Whether it was his plan all along or not, Donald Trump is now treating Taiwan as a negotiating piece in his diplomatic skirmish with China.
“I fully understand the ‘one China’ policy,” the four-decade diplomatic truce between the U.S. and China to recognize democratic Taiwan as part of China, he told Fox News Sunday. “But I don’t know why we have to be bound by a ‘one China’ policy unless we make a deal with China having to do with other things, including trade.”
Dealmaking is what Trump thinks he does best from a career in real estate; he’s now trying to reshape those skills into a diplomatic policy.
On the Sunday show, Trump again railed against China for devaluing its currency, unfair tariffs for U.S. goods, building military operations in the South China Sea, and failing to reign in North Korea’s nuclear capabilities.
It appeared the President-elect was listing demands that China needed to meet in order for the U.S. to continue acting as if Taiwan belonged to China.
Publicly, China remained calm over Trump’s call with Taiwan president Tsai Ing-wen earlier this month, which broke four decades of diplomatic protocol. A U.S. president had never publicly spoken to Taiwan’s leader.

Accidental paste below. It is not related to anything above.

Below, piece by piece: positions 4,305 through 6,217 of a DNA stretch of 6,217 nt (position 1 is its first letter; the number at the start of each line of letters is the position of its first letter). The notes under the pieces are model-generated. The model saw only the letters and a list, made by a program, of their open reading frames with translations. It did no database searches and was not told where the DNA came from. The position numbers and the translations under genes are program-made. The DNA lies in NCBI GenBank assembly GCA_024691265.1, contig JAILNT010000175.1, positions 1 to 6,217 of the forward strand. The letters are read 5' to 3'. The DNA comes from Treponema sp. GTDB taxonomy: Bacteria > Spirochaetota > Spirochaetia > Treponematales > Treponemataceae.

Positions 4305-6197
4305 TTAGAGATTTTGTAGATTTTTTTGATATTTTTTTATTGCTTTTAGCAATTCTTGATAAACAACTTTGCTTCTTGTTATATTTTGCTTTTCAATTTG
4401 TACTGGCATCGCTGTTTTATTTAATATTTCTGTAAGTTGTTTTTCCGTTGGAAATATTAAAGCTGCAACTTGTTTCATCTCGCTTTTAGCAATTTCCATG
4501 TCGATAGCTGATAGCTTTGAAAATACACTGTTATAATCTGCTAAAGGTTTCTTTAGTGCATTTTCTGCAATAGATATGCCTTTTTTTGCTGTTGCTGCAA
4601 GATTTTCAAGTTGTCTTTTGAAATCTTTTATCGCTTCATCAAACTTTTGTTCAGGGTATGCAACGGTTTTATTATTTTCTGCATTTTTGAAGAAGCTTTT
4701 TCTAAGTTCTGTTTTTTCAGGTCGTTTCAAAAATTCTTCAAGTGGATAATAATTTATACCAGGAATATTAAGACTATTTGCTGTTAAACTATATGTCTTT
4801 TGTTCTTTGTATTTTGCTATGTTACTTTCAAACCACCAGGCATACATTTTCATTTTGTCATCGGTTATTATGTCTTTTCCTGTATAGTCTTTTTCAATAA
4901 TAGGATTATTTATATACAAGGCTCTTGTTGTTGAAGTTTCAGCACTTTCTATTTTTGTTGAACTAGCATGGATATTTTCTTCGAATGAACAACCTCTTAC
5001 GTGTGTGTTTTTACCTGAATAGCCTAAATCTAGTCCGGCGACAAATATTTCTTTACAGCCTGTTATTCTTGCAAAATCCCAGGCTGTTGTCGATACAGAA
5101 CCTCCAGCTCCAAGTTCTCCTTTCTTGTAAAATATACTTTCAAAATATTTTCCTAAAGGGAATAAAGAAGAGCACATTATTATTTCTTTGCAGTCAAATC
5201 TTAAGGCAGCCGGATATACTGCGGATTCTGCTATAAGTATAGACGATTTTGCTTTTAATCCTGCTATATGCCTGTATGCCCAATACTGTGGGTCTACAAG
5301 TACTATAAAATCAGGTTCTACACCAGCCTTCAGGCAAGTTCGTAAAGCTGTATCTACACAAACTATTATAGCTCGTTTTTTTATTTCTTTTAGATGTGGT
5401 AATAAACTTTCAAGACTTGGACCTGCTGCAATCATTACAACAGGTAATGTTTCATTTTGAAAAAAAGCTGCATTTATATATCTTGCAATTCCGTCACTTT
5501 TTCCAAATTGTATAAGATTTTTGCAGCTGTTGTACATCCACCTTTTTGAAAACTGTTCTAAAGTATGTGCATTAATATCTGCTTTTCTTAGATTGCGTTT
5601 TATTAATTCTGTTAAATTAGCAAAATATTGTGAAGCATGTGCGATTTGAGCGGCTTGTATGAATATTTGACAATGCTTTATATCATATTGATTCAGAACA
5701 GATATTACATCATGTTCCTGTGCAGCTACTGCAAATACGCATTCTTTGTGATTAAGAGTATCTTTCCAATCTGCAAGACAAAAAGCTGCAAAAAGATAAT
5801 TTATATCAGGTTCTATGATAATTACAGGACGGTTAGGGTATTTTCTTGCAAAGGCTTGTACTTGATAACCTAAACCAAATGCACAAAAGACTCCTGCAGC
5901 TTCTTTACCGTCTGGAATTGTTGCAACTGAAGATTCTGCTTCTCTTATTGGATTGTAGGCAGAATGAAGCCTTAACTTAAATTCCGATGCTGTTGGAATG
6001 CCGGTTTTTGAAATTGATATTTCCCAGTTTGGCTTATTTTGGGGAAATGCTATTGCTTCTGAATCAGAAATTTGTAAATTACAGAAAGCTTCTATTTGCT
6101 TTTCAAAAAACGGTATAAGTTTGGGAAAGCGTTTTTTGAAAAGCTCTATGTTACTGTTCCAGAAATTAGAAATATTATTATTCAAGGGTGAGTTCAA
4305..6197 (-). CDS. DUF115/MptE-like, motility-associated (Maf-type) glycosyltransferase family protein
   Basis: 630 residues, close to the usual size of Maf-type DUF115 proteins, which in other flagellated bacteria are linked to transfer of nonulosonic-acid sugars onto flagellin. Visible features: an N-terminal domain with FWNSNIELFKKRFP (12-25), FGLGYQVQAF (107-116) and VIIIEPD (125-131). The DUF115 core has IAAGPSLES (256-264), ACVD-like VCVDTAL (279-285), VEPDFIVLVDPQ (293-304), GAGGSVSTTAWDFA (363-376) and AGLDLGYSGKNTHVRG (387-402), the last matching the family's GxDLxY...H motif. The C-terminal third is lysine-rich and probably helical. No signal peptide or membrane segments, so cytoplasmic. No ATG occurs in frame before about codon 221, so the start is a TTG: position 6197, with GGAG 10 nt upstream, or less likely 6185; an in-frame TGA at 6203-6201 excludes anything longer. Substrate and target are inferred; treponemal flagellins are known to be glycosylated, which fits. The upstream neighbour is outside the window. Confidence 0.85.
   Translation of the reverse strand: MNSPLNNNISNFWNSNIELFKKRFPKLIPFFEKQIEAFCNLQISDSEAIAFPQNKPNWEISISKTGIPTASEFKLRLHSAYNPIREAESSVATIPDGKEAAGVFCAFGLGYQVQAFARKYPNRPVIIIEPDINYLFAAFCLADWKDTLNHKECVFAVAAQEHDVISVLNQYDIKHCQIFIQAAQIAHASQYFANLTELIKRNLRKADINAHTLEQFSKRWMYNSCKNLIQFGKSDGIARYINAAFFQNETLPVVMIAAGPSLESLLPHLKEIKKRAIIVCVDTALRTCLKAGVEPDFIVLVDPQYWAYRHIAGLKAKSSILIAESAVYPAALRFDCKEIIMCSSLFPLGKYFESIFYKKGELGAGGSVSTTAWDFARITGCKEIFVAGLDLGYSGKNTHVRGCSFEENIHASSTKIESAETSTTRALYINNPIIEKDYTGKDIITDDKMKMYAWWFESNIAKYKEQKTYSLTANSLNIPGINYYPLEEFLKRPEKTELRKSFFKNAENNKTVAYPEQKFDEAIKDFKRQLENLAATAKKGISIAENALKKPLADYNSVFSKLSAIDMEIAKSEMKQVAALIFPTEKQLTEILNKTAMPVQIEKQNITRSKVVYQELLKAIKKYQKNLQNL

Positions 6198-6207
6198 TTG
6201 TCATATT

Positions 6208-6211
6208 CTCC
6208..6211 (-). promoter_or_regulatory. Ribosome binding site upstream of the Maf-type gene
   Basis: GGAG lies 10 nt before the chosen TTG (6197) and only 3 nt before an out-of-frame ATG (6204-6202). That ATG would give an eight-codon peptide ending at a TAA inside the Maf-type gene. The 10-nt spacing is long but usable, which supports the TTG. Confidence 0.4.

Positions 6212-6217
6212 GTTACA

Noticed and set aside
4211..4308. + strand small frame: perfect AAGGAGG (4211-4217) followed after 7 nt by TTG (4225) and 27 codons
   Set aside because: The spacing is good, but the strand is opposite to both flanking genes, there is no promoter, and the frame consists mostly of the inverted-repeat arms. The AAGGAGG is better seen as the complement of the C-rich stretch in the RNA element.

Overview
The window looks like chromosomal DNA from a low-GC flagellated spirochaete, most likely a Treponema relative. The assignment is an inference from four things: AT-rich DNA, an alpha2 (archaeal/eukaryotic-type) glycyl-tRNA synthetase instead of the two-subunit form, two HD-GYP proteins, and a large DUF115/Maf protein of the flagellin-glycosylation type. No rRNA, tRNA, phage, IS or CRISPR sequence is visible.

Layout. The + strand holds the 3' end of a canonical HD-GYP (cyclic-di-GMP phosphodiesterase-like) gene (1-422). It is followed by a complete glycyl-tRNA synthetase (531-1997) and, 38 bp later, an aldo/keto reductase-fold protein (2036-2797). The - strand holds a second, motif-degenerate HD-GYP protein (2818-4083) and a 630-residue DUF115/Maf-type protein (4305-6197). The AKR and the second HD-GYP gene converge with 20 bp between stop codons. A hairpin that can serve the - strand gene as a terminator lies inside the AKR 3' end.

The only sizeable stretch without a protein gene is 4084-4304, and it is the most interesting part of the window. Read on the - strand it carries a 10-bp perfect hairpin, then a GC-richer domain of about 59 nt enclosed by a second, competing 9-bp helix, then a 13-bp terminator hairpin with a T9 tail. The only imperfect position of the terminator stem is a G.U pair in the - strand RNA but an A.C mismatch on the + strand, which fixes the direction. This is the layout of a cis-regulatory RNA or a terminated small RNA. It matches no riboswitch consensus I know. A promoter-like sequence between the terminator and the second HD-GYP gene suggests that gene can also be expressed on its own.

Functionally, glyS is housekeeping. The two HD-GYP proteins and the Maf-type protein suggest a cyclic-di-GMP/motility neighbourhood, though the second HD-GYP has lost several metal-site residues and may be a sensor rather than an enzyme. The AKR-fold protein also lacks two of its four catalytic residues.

But on Monday, the Chinese state press responded to Trump’s new statements in terse fashion. A Global Times editorial said China “could not be bullied,” while another article in English, targeting a foreign readership, said if Trump abandoned the ‘one China’ policy, “Beijing could offer support, even military assistance to U.S. foes.”
Still, Chinese officials themselves haven’t directly responded to Trump’s threatening stance.
China’s mild reaction may continue, as Chinese analysts have noted that Trump is not reshaping U.S. policy yet in his role as President-elect, and Trump’s inflammatory demands are being mixed with what China considers more positive news. China has called his choice of ambassador to China, the governor of Iowa Terry Branstad, an ‘old friend.’
The best negotiations make both sides happy.